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Ukraine calls for end to Russian aggression before UN court

Citing ongoing Russian attacks and increasing reports of human suffering emerging from war-torn Ukraine, Ukraine appealed to the International Court of Justice (ICJ) on Monday to order an end to Russia's invasion.

Amsterdam, 7 March 2022 (dpa/MIA) – Citing ongoing Russian attacks and increasing reports of human suffering emerging from war-torn Ukraine, Ukraine appealed to the International Court of Justice (ICJ) on Monday to order an end to Russia’s invasion.

Ukraine is calling on the ICJ to put an end to the war and is accusing Russia of violating the Genocide Convention of 1948. “Russia must be stopped,” the representative for Ukraine, Anton Korynevych, said in the Hague on Monday.

Russia boycotted the hearing, the first confrontation between Ukraine and Russia in front of an international court since Russia invaded on February 24.

The Russian ambassador to the Netherlands had informed the court that Russia would refuse to attend the proceedings in the Peace Palace in the Hague. No reasons were given.

The representative for Ukraine accused Russia of contempt for international law, saying: “They are not here in court, they are on the battlefield. … That is how they solve conflicts.”

While it is not clear when a verdict will be reached, Donoghue said that the international judges are keen to reach a decision “as fast as possible”.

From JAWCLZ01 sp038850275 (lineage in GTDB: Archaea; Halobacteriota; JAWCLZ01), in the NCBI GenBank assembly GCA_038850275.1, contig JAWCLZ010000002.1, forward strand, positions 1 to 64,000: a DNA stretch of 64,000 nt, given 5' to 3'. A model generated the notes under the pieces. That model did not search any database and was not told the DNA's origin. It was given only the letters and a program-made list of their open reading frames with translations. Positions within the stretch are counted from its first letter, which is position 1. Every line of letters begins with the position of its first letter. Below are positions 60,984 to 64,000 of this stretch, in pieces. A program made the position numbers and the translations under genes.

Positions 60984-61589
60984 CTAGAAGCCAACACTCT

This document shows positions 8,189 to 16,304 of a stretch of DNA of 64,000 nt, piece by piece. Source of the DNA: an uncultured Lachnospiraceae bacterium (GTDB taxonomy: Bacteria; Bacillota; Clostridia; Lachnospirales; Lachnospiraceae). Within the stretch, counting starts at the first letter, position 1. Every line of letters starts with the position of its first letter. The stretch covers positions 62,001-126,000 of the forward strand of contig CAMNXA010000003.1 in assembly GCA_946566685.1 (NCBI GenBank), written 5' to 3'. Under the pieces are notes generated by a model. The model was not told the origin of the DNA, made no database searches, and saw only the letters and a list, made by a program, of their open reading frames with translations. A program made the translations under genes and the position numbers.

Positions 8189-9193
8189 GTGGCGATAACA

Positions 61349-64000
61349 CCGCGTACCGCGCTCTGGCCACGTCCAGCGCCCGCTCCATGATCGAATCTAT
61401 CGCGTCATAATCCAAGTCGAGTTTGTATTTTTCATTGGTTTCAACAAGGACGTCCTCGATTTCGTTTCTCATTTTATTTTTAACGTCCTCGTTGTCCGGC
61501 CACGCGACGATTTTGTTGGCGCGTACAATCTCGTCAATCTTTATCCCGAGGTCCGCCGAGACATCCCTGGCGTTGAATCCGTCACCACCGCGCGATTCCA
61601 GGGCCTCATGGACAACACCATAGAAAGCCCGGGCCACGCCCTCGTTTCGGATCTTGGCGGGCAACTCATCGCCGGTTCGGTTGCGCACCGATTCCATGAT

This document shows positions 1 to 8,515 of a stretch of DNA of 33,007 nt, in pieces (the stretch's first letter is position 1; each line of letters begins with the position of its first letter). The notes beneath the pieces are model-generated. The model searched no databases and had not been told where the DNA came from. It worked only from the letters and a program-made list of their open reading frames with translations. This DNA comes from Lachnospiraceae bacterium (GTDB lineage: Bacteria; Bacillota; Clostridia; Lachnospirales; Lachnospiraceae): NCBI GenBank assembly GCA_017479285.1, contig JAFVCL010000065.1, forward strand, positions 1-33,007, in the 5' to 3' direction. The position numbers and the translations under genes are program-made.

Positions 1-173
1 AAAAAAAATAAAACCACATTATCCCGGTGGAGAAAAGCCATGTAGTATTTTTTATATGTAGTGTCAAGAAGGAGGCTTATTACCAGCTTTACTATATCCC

Verdicts given by the ICJ are binding, but experts doubt that Russia would follow the orders of the court. The ICJ has no way of forcing a country to act on its decision.

The ICJ could call on the UN Security Council, but Russia has the power to veto any decision made there.

The charge against Russia is based on the Genocide Convention that both countries have signed. Ukraine is accusing Russia of abusing the convention as a justification for its war.

Russian President Vladimir Putin had justified the invasion with the unproven allegation that Russian people in Luhansk and Donetsk in eastern Ukraine needed to be protected from a genocide taking place there.

“It is a horrific lie from Putin,” said Korynevych. Ukraine is asking the judges to make it clear that there is “no legal foundation” for the invasion or the war.

Representatives from Ukraine are also accusing Russia of war crimes. “Russia is perpetrating war crimes and crimes against humanity,” said Korynevych, calling on the ICJ judges to demand an end to the violence, so that the humanitarian crisis may be solved and irreparable damage averted.

After this first session, the court will decide on the urgency of the case. The main trial will follow, and may take years. Ukraine is also planning to demand reparations from Russia.

Concurrently, the International Criminal Court (ICC), also located in the Hague, is dealing with the war in Ukraine as well. However, in contrast to the ICJ, the ICC deals with individuals accused of war crimes, genocide, and crimes against humanity.

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